Elderly Dales couple who were refused permission to build a bungalow on their farm deny it is a 'devious money making scheme'

An elderly couple have spoken of their dismay after their ambition to build a specially-adapted home on their Yorkshire Dales farm was rejected, leaving them facing having to board up their rambling farmhouse to remain living there.

Robert and Wendy Riley, who are both 76, claimed the Yorkshire Dales National Park Authority’s decision over the proposal at Flasby, near Skipton had seen its planning committee misled about their predicament and miss an opportunity to free up a four-bedroom home for a local farming family.

They were speaking after the authority’s planning committee meeting at the Devonshire Institute, Grassington, refused the couple’s proposal which aimed to enable Mr Riley to provide care for his wife, whose health was deteriorating, while also running the 28-hectare sheep farm.

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Planning officers had highlighted to the committee how over the past 15 years only a handful of new houses, justified by personal circumstances, had been granted permission contrary to the authority’s planning policy.

Members expressed sympathy for the couple’s plight, before stating the proposed building would be “wholly unrelated” to others in the area, particularly due to amount of glazing planned.

Development management member champion Jim Munday said there was ample scope for the couple to adapt the existing farmhouse, adding “common sense says that would be quicker, easier and cheaper” than the creating a new building.

Member and Wensleydale farmer John Amsden said the park authority needed to take into account the impact of its decisions on people’s mental health as well as their physical health. He said to remain at the farm the couple would be left with the cost of maintaining a four-bedroom farmhouse.

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After the committee voted seven to five against the proposal farmer Allen Kirkbride claimed planning officers had presented a one-sided case and had given the Rileys no right of reply at the meeting.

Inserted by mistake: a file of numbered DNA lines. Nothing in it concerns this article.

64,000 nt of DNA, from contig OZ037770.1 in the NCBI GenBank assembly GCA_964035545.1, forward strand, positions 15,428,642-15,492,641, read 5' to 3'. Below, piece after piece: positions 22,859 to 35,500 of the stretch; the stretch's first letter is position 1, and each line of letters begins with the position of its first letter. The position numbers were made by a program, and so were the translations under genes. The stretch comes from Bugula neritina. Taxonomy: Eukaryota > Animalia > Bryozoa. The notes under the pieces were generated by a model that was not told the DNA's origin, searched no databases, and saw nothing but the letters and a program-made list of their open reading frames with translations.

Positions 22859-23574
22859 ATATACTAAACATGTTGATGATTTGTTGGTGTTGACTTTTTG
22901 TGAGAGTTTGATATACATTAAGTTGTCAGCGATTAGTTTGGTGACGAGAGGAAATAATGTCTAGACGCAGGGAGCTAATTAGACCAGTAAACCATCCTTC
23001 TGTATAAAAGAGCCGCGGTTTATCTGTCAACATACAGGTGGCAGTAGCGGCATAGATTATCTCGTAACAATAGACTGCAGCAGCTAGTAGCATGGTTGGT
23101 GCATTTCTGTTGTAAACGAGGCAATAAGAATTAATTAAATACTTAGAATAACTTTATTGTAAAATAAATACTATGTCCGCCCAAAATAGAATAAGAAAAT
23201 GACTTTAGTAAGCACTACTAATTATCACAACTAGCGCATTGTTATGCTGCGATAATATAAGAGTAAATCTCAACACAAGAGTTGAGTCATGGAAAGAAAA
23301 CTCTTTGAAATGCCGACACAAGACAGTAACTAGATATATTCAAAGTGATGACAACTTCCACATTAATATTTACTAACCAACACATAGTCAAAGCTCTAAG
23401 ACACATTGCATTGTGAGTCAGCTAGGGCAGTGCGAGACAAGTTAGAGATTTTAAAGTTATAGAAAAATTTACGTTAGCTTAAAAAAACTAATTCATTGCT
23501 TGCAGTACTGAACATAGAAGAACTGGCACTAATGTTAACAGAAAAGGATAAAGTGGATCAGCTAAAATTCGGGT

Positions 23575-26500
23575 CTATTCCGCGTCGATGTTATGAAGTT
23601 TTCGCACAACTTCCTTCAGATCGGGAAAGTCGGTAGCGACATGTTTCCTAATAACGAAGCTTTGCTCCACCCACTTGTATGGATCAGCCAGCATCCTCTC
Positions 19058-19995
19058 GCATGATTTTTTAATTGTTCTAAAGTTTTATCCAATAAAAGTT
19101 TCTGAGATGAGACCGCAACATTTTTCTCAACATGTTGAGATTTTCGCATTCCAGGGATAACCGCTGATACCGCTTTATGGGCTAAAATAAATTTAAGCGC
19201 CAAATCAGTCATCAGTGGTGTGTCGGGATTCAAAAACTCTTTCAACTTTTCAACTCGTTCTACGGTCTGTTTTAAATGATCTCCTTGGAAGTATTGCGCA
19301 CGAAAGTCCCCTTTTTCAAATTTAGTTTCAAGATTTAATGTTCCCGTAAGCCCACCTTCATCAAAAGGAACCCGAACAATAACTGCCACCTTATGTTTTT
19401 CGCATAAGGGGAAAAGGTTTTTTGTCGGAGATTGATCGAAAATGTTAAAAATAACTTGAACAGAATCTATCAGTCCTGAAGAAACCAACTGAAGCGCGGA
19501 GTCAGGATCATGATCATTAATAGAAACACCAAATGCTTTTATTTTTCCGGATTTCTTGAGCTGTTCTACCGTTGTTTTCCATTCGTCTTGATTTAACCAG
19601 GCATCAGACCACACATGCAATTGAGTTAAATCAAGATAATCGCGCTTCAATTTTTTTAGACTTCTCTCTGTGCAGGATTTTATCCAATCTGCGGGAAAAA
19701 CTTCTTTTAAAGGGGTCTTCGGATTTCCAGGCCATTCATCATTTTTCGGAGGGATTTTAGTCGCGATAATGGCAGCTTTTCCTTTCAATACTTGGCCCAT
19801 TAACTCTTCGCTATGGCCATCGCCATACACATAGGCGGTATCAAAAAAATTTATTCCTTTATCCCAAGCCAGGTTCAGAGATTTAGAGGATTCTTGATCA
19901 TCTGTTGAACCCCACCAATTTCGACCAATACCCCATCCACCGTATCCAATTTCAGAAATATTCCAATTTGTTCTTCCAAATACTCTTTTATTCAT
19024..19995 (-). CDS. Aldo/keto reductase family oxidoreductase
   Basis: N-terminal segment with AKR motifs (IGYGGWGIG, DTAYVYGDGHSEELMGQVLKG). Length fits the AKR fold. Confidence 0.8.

Outside the meeting Mrs Riley said the national park authority was putting landscapes ahead of the communities that maintained them.

She said: “We had no right of reply. The planning officer said the house was being built for the open market and it’s not. While the planning officer considered the proposal to be age-related, it’s actually a medical condition which is deteriorating, and that wasn’t referred to at all.”

Her husband added: “We live where we do now because 27 years ago the national park refused us what we wanted to do when we farmed on the Bolton Abbey Estate. What we do now remains to be seen.

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“We are local people with no devious money-making scheme behind this. It was to be an annex of the farmhouse and could have an agricultural tie on it.

“They’re saying the house could be adapted, so we’re now looking at possibly having to board up the windows, board it up to secure it to the outside and board up the staircase to make our accommodation all on the ground floor.

“The four bedrooms and a bathroom upstairs would just be a void. It’s crazy when there’s such a shortage of houses and we already know a farm worker who would use it for his family.”